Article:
HOW TO USE
Take this medication by mouth as directed by your doctor. It may be taken with food or immediately after a meal to prevent stomach upset. The dosage is based on your medical condition and response to therapy. Follow the dosing schedule carefully. Read the Patient Information Leaflet available from your pharmacist. Consult your doctor or pharmacist if you have any questions.
Dizziness, lightheadedness, headache, stomach upset, bloating, nausea, weight changes, increased/decreased interest in sex, and breast tenderness may occur. If any of these effects persist or worsen, notify your doctor or pharmacist promptly. Tell your doctor immediately if any of these unlikely but serious side effects occur: mental/mood changes (e.g., severe depression, memory loss), calf pain/swelling, sudden severe headache, chest pain, trouble breathing, one-sided weakness, slurred speech, vision changes (e.g., change in contact lens fit, loss of vision), breast lumps, swelling of hands or feet, changes in vaginal bleeding (e.g., spotting, breakthrough bleeding, or prolonged bleeding), unusual vaginal discharge/itching/odor, yellowing of the eyes or skin. An allergic reaction to this drug is unlikely, but seek immediate medical attention if it occurs. Symptoms of an allergic reaction include: rash, itching, swelling, severe dizziness, trouble breathing. If you notice other effects not listed above, contact your doctor or pharmacist.
In a large study, women who took estrogen with progestins had a higher risk of heart attacks, strokes, blood clots in the lungs or legs, breast cancer, and dementia (loss of ability to think, learn, and understand). Women who take estrogen alone may also have a higher risk of developing these conditions. Tell your doctor if you smoke or use tobacco, if you have had a heart attack or a stroke in the past year, and if you or anyone in your family has or has ever had blood clots or breast cancer. Also tell your doctor if you have or have ever had high blood pressure, high blood levels of cholesterol or fats, diabetes, heart disease, lupus (a condition in which the body attacks its own tissues causing damage and swelling), breast lumps, or an abnormal mammogram (x-ray of the breast used to find breast cancer).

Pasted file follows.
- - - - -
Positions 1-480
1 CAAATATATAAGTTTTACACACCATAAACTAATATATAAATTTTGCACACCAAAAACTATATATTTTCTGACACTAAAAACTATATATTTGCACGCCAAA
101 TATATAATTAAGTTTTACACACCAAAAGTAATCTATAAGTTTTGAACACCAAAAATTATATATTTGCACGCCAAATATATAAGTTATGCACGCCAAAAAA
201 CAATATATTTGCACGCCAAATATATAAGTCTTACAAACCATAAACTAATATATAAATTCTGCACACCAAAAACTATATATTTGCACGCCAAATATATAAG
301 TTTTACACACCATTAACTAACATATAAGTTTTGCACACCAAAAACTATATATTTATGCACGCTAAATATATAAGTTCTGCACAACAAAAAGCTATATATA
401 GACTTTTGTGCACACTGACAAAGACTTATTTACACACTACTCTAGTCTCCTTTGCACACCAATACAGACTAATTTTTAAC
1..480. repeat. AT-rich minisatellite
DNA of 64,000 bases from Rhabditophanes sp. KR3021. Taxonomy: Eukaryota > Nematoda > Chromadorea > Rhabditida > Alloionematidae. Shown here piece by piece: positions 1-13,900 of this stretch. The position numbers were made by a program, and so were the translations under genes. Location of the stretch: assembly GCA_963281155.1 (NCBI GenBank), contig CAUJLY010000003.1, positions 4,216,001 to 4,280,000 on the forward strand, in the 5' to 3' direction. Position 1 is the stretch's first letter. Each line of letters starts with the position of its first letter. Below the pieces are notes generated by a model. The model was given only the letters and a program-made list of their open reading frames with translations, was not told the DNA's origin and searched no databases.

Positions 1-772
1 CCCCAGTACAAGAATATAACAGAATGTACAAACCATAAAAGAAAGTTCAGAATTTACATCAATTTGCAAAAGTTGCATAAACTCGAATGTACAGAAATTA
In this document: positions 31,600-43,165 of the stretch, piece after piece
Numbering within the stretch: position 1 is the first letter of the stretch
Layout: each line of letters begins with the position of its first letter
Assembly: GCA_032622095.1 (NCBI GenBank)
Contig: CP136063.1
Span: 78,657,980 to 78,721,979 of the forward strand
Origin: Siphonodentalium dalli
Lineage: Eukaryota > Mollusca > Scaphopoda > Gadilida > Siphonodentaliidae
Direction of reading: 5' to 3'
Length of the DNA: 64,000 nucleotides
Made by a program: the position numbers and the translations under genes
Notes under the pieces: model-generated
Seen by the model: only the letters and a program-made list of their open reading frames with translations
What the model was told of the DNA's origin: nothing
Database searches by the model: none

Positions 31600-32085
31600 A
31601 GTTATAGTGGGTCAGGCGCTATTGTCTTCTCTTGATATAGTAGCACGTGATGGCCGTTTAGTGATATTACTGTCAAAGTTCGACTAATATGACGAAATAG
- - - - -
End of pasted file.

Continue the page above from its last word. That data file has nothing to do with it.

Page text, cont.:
The following symptoms can be signs of the serious health conditions listed above. Call your doctor immediately if you experience any of the following symptoms while you are taking estrogen: sudden, severe headache; sudden, severe vomiting; speech problems; dizziness or faintness; sudden complete or partial loss of vision;double vision; weakness or numbness of an arm or a leg; crushing chest pain or chest heaviness; coughing up blood; sudden shortness of breath; difficulty thinking clearly, remembering, or learning new things; breast lumps or other breast changes; discharge from nipples; or pain, tenderness, or redness in one leg.
If overdose is suspected, contact your local poison control center or emergency room immediately. US residents can call the US national poison hotline at 1-800-222-1222. Canadian residents should call their local poison control center directly. Symptoms of overdose may include: severe nausea/vomiting or excessive vaginal bleeding.
If you miss a dose, take it as soon as you remember. If it is near the time of the next dose, skip the missed dose and resume your usual dosing schedule. Do not double the dose to catch up.
Store at room temperature between 59 and 86 degrees F (15 and 30 degrees C) away from light and moisture. Do not store in the bathroom. Keep all medicines away from children and pets.
Estrogen increases the risk that you will develop endometrial cancer (cancer of the lining of the uterus [womb]). The longer you take estrogen, the greater the risk that you will develop endometrial cancer. If you have not had a hysterectomy (surgery to remove the uterus), you should be given another medication called a progestin to take with estrogen. This may decrease your risk of developing endometrial cancer, but may increase your risk of developing certain other health problems, including breast cancer. Before you begin taking estrogen, tell your doctor if you have or have ever had cancer and if you have unusual vaginal bleeding. Call your doctor immediately if you have abnormal or unusual vaginal bleeding during your treatment with estrogen. Your doctor will watch you closely to help ensure you do not develop endometrial cancer during or after your treatment.
Note : This product information is intended only for residents of the India. Taj Pharmaceuticals Limited, medicines help to treat and prevent a range of conditions—from the most common to the most challenging—for people around the world.